Windhand : Grief’s Infernal Flower

Jeff Terich
Windhand Grief's Infernal Flower

Windhand doesn’t do things on a small scale. They don’t write singles. They don’t burst out into minute-long grindcore or hardcore exercises. And they’re pretty much never going to have a short, punchy headbanger anthem along the lines of “Ace of Spades” or “Breaking the Law.” That’s just not how they do things. The music is drawn out of them as if summoned by occult ritual, one riff being repeated and emphasized like a sacred chant. “No matter what we do, or how we try not to make it that long, we end up playing it over and over again,” vocalist Dorthia Cottrell told me in an interview recently. “It’s just so trance-like and fun.”

It’s infectious, too: The band’s 75-minute second album, and first for Relapse, Soma was an easy album to get lost in. Windhand’s dense, awe-inspiring wall of guitars has a tendency to put the listener in a spell more than simply pummel or pound, and as a result their six-, nine- or even 30-minute doom metal opuses feel as seductive as they do heavy. They’ll ask more than an hour of your day as a time commitment, but they’ll deliver a heady and massive doom metal experience that’s well worth the attention. Only four minutes shorter, the band’s third album Grief’s Infernal Flower isn’t any more sprawling than its predecessor, but with more tracks and greater diversity among them, it certainly feels as if they’re covering more ground.

The first two songs on Grief’s Infernal Flower, “Two Urns” and “Forest Clouds,” comprise a full side of music, and one that makes a strong case for being their best 17 minutes of music yet. The former is the first single, of sorts (as much as something can be said about an eight-minute psychedelic doom metal trip into the underworld), and its dense guitar smoke instantly marks it as uniquely the band’s own. Likewise, Cotrell’s multitracked, harmonized vocals lend it mystique beyond mere thunder. It’s a phenomenal song, so much more than an interconnected series of riffs, and the same can be said of the chunky psych-trip of “Forest Clouds.”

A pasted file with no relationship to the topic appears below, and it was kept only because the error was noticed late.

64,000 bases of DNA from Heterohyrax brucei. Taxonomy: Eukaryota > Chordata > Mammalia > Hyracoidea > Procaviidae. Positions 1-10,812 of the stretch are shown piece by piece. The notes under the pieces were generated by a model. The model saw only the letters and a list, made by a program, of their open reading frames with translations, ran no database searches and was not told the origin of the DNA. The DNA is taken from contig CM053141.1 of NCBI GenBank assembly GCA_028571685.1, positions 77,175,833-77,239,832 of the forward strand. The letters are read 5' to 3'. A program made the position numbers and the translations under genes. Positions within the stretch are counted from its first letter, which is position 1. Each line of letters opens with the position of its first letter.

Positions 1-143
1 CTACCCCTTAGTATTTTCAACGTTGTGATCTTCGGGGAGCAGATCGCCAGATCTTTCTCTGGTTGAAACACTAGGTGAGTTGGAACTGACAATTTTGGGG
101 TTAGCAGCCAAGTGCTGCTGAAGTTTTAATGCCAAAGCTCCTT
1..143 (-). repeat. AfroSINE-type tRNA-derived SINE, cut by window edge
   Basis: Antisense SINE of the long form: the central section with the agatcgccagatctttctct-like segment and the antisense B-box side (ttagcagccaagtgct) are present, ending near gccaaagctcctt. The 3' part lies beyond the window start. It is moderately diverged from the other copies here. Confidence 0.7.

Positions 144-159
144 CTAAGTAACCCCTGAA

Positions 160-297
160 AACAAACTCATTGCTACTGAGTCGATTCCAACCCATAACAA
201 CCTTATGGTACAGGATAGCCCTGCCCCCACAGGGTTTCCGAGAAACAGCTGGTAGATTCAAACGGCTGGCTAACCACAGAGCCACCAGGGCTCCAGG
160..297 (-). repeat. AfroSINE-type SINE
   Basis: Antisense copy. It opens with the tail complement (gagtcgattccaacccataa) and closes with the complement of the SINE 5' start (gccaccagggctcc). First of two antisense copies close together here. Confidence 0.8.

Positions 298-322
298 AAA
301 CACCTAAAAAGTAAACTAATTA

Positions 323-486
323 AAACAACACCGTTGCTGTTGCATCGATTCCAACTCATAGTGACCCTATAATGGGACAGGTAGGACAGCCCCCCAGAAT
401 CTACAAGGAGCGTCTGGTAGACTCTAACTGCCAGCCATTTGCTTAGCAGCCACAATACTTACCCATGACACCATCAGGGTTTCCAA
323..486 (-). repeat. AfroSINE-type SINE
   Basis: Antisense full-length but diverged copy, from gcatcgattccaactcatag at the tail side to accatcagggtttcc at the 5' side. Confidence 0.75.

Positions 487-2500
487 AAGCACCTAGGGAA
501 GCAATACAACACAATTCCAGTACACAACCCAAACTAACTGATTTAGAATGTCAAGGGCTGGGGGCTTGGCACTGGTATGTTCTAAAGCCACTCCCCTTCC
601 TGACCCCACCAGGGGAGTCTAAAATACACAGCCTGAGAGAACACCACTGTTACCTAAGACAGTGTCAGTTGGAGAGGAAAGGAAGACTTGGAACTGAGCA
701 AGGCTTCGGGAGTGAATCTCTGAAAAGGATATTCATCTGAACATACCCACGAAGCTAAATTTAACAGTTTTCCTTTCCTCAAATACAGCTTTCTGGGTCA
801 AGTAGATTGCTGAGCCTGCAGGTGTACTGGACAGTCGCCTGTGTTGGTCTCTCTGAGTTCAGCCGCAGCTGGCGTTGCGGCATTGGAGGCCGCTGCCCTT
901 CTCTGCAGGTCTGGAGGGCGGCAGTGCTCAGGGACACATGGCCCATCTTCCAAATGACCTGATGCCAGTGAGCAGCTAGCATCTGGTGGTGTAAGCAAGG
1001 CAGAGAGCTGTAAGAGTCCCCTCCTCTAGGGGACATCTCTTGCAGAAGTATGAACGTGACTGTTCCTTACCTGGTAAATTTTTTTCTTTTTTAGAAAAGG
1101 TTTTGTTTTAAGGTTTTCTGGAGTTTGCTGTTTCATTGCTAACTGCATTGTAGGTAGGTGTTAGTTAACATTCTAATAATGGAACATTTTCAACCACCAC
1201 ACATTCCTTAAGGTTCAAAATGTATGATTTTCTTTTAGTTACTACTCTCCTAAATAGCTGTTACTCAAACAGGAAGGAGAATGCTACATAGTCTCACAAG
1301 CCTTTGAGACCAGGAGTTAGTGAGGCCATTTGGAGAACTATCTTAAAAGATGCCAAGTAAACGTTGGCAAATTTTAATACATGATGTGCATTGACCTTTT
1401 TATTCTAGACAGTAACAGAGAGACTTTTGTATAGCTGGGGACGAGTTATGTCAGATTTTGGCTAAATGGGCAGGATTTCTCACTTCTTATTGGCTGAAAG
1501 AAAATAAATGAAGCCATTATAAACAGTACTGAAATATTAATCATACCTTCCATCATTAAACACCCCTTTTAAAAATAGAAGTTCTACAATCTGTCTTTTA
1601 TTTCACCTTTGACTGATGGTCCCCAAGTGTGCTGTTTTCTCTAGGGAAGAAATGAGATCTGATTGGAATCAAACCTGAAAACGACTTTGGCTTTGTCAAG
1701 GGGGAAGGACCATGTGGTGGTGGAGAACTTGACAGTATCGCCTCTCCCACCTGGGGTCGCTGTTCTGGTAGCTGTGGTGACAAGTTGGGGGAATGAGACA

Cottrell has proven herself a strong songwriter outside of metal, as heard on her self-titled debut solo release from earlier this year, and that haunting folk aesthetic carries over to a pair of darkly beautiful tracks here, “Sparrow” being the stronger of the two. That Windhand allows these moments of space and serenity between their more ominous and roaring metal epics is part of what makes them so interesting. You get the impression that any song here could just as easily translate to an unplugged session, and in highlights like the bad-acid swing of “Crypt Key,” the hushed intro suggests it could go either way. Still, as satisfying as it is to hear the band slim down to relatively shorter lengths on “Crypt Key” or the equally badass “Hyperion,” it’s the pair of 14-minute monsters toward the end—”Hesperus” and “Kingfisher”—that are the showpieces. The former moves slowly, gradually pulling the listener down a forbidding vortex of effects and noxious fuzz, while the latter is more triumphant in its dark march, rising up to one of the greatest choruses on the entire album. The layers of Cottrell’s own vocals have a lot to do with that, lending more emotion and beauty to one of the beastliest songs they’ve ever written.

Windhand seem to pull off a sound that carries both more density and clarity at the same time on Grief’s Infernal Flower, which might be partially attributed to producer Jack Endino (Mudhoney, High on Fire). But sound was never an issue for Windhand; Soma already found their sound fully formed, with an impressively huge aesthetic to match. It’s the songwriting that’s more in focus here, and while there are definitely a lot more ideas on display on the album, some of them are deceptively simple. In fact, it’s not hard to imagine Windhand appealing to listeners only tentatively ready to dip their toes into the smoky waters of doom metal. It’s enough of a feat to come up with a great riff, but Windhand take it that much further by turning them into great melodies.

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